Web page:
With his films Police, Adjective (2009) and Metabolism, or When Evening Falls on Bucharest (2013), Corneliu Porumboiu has established himself as one of the preeminent members of the Romanian New Wave, a cinema movement that is still bearing fruit a decade after coming to the attention of international audiences. His latest film, The Treasure, comes to New York after premiering at this year’s Cannes Film Festival. With Porumboiu’s typically wry, deadpan sensibility, The Treasure laconically recounts the efforts of two mild-mannered men, Costi and Adrian, to unearth a treasure trove purportedly buried by the latter’s grandfather in his backyard before the communist takeover in 1947, and the duo spend a large portion of the film shuffling back and forth among the garden’s overgrown weeds, metal detector in hand.
Daniel Fairfax (Rail): I wanted to start by asking you about the motif of the metal detector in The Treasure. Your films often revolve around questions concerning the cinema itself. So I was wondering if the metal detector could, in a way, be read as a metaphor for the cinema? In particular, the metal detector allows us to see things lying underneath the surface. Is that what interested you about this idea?
Corneliu Porumboiu: Not only that, but Corneliu Cozmei—the guy who owns the metal detector—has the same name as me. So this character was connected to me. It was a clin d’il to the cinema.
Rail: You were shooting on digital for the first time. Similarly, in the film, the characters trade in their old detector for a newer machine, capable of plumbing much deeper below the surface. Was this also a nod to your own filmmaking?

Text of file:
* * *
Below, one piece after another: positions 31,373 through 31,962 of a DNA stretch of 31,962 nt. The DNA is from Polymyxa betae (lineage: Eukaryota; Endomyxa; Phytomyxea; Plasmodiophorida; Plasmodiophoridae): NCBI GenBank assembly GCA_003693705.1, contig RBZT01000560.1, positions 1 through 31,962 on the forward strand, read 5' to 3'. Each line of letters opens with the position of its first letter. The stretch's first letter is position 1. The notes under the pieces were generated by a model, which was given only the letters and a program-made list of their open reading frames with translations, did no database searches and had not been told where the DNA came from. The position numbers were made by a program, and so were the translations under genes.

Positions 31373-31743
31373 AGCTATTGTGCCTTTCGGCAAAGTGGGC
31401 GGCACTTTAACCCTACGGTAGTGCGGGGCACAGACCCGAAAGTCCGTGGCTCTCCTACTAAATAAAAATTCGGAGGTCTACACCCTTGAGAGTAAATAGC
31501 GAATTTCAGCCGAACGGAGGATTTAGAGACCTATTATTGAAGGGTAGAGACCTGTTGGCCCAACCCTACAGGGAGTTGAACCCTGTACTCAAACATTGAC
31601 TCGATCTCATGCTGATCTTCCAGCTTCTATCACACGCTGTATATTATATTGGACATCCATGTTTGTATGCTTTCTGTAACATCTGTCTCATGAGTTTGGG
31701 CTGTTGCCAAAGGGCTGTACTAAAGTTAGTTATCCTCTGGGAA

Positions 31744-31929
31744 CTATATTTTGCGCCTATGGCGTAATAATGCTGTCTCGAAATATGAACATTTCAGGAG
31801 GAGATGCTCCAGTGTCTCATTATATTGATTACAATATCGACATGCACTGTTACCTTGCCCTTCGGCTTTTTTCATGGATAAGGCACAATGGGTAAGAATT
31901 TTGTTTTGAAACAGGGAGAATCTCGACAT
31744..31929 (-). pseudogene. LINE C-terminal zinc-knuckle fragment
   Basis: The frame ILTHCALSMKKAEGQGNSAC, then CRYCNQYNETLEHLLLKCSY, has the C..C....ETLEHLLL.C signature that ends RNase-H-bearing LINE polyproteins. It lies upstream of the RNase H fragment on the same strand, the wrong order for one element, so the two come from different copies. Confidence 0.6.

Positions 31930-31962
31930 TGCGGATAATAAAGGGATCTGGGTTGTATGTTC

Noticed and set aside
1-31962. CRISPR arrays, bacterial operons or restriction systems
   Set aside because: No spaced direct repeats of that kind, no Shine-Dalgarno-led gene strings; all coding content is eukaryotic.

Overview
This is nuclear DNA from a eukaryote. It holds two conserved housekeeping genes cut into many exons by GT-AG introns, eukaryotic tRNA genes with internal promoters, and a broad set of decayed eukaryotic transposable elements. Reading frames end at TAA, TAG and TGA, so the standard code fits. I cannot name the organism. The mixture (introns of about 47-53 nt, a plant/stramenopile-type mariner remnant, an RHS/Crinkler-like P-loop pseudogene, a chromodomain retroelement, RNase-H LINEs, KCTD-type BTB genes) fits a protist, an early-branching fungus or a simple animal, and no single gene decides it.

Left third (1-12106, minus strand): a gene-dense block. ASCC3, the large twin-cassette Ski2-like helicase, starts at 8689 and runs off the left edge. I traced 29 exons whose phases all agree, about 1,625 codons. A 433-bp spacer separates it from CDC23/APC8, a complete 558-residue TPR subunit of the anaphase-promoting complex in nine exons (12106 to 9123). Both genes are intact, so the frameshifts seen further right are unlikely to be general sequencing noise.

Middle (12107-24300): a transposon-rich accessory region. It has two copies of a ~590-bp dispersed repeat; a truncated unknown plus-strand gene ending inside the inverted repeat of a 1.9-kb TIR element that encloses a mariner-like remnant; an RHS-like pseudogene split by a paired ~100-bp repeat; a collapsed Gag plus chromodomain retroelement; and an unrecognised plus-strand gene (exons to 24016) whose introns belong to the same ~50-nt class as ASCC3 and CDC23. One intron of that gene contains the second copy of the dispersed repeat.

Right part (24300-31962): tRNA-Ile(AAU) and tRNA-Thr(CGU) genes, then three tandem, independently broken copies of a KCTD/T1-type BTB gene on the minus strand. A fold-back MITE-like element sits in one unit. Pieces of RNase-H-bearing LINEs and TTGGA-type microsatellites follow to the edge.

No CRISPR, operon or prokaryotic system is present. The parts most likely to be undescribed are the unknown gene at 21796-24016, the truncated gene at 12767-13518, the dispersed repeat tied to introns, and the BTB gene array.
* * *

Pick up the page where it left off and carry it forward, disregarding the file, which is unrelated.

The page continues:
Porumboiu: Yes, because the cinema is also a very practical thing. Sometimes I’m afraid about not being very technically up-to-date.
Rail: There are a lot of references to Romanian history in the film: the revolutions of 1848, 1947, 1989, the German occupation in World War II, and its more recent integration into the E.U. The house itself is symbolic of this: going from being the country house of a wealthy citizen, to a kindergarten under communism, and then a strip club in the 1990s, before being left to abandonment.
Porumboiu: The starting point of the film, for me, was the house where the treasure is buried. I’m really interested in questions of property. The ownership of the house has changed so much over the years, through wars and revolutions, but the object itself remains the same; it is stable, fixed. Then there is the final scene with the children in the playground. Here, another circle is starting. While shooting The Treasure I kept this idea of a circular movement in mind. The film is structured as a chain of events unfolding out of one another.
Rail: In that sense, what does the pan up to the sky at the end signify?
Porumboiu: In a way, I think it connects the “gold” of the treasure with the sun. The treasure was buried in mud, but now it is out in the open air. So it connects us with a certain type of liberty. I think that it’s a happy ending, but then again, with the death metal music playing over the top of that scene, I’m not so sure.